Today, I want to share with you five habits that can have a profound impact on your life. Doing all five of these habits can potentially extend your life by 12 to 14 years longer than a peer who doesn’t do any of them.
That’s a pretty significant chunk of time.
Now, you may think that life expectancy in the United States is already pretty good. Unfortunately, that’s not the case.
Americans Rank 31st for Life Expectancy Worldwide
As one of the richest nations in the world, we have the potential to also be one of the healthiest nations. However, the average life expectancy in the United States is shorter than that of almost all other high-income countries, ranking just 31st for life expectancy worldwide. (1)
So, why is our relatively wealthy nation underperforming on health?
Spending Money on Healthcare Doesn’t Make Us Healthier
The United States ranks second in the world for health expenditures, as a percent of gross domestic product (GDP). In 2015 alone, we spent an average of $9,535 per capita, which is equivalent to 16.8 percent of our GDP spent on health expenditures. (2)
You would think spending the most on healthcare would mean we also have the healthiest population, but spending more doesn’t mean we’re healthier.
Why exactly is that?
The answer lies in how we spend our healthcare dollars. The U.S. healthcare system focuses primarily on drug discoveries and disease treatment rather than prevention.
Prevention is Key to Good Health and Longevity
While our healthcare system is quite good as treating diseases, the truth is, the best way to treat diseases is to prevent them in the first place. After all, the most common and costly diseases are usually preventable ones.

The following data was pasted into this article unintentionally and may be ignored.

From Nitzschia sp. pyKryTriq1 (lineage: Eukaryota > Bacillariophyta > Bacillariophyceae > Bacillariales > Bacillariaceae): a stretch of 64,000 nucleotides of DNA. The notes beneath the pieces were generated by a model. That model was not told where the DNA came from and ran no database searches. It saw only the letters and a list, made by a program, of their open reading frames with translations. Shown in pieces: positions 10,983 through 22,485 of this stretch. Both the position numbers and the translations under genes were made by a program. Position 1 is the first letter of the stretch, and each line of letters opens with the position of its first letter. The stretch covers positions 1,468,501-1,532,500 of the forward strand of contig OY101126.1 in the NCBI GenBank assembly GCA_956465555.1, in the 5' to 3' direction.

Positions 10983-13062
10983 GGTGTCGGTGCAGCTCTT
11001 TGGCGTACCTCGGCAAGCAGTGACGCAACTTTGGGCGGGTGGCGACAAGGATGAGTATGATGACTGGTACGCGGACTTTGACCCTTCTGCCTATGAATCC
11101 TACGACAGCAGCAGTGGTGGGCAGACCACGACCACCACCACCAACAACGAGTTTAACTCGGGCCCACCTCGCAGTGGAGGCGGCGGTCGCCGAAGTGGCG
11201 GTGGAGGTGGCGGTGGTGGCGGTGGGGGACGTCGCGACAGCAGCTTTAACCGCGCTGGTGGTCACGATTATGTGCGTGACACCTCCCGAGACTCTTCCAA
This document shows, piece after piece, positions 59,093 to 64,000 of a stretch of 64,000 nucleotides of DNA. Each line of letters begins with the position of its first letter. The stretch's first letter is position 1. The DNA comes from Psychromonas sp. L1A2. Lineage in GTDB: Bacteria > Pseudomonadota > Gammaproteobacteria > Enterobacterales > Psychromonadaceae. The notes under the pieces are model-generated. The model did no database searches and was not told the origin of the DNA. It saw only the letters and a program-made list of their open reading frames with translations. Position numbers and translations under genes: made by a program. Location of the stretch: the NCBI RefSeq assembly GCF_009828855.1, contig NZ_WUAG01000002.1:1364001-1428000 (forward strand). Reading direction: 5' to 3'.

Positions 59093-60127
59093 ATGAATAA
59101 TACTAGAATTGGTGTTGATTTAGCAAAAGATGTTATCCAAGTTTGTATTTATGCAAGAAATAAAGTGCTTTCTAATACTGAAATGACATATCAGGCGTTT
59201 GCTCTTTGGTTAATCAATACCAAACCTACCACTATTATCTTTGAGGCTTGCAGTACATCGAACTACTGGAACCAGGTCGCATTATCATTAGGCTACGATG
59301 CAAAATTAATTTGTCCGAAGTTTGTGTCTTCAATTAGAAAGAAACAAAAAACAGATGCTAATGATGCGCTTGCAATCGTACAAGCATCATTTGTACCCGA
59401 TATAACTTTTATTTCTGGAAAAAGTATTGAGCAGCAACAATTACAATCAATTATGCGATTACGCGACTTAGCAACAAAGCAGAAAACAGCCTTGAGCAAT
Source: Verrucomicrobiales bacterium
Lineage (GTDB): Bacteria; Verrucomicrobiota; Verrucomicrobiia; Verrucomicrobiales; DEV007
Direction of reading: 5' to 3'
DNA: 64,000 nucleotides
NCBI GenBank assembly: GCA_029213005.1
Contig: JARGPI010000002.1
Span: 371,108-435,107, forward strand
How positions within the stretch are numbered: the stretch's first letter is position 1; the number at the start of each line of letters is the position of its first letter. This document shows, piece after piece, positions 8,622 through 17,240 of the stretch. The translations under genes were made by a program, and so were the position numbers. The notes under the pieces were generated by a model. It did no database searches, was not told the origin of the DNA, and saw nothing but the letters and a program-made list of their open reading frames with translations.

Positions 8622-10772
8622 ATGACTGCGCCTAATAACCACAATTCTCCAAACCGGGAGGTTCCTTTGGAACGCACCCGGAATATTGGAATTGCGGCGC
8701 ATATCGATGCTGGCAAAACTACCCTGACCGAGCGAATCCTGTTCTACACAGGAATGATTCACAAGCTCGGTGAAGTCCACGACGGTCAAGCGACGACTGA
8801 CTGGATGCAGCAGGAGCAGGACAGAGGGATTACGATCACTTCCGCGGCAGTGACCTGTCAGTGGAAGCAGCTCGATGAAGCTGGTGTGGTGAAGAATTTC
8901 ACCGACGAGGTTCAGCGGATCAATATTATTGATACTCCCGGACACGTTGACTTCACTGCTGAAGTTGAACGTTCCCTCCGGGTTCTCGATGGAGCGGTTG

For example, chronic diseases such as cardiovascular disease and cancer can often be prevented, or at least delayed until much later in life, based on environment and lifestyle.
In fact, research generally supports the idea that only 5 to 10 percent of cancer cases are attributed to genetic defects, whereas the remaining 90 to 95 percent are a result of environmental and lifestyle factors. (3)
Similarly, additional research has shown that people with a high genetic risk of cardiovascular disease who follow a healthy lifestyle have a 46 percent lower risk of a coronary event, compared to those who follow an unhealthy lifestyle. (4)
So, what lifestyle factors can provide the most health benefit anyway?
These Five Habits Can Help You Live a Longer, Healthier Life
Researchers at Harvard University recently completed a data analysis, in which they used complex and thorough data sets collected over 34 years, to predict an individual’s life expectancy at the age of 50.
They found that adopting all five of the following healthy habits would extend a man’s life by an average of 12.2 years and a woman’s life by 14 years beyond that of a peer who doesn’t do any of these habits. (5)
The five habits identified in their study, published in the medical journal Circulation, are:
- never smoking;
- maintaining a healthy weight;
- exercising regularly;
- following a healthy diet; and
- limiting alcohol consumption to a moderate amount. (5)
Based on the data analysis, men who adopt these five healthy habits have a total life expectancy of 87 years, while those who don’t adopt any of the habits have a life expectancy of just 75 years. Similarly, women who adopt all five healthy habits have a life expectancy of 93 years, while those who don’t have a life expectancy of just 79 years. (5)
How to Build These Habits into Your Life Now
Let’s take a look at each of these five habits, how they are defined by the Harvard study, and what you can do to make them a part of your life.
- Smoking: When it comes to smoking, never having smoked is best for life expectancy. But if you’re a current smoker, your physician can by an ally in helping you to successfully quit for good. In addition to recommending resources and support programs, there are currently seven FDA-approved medications that can help you break your nicotine habit, including over-the-counter and prescription options. (6)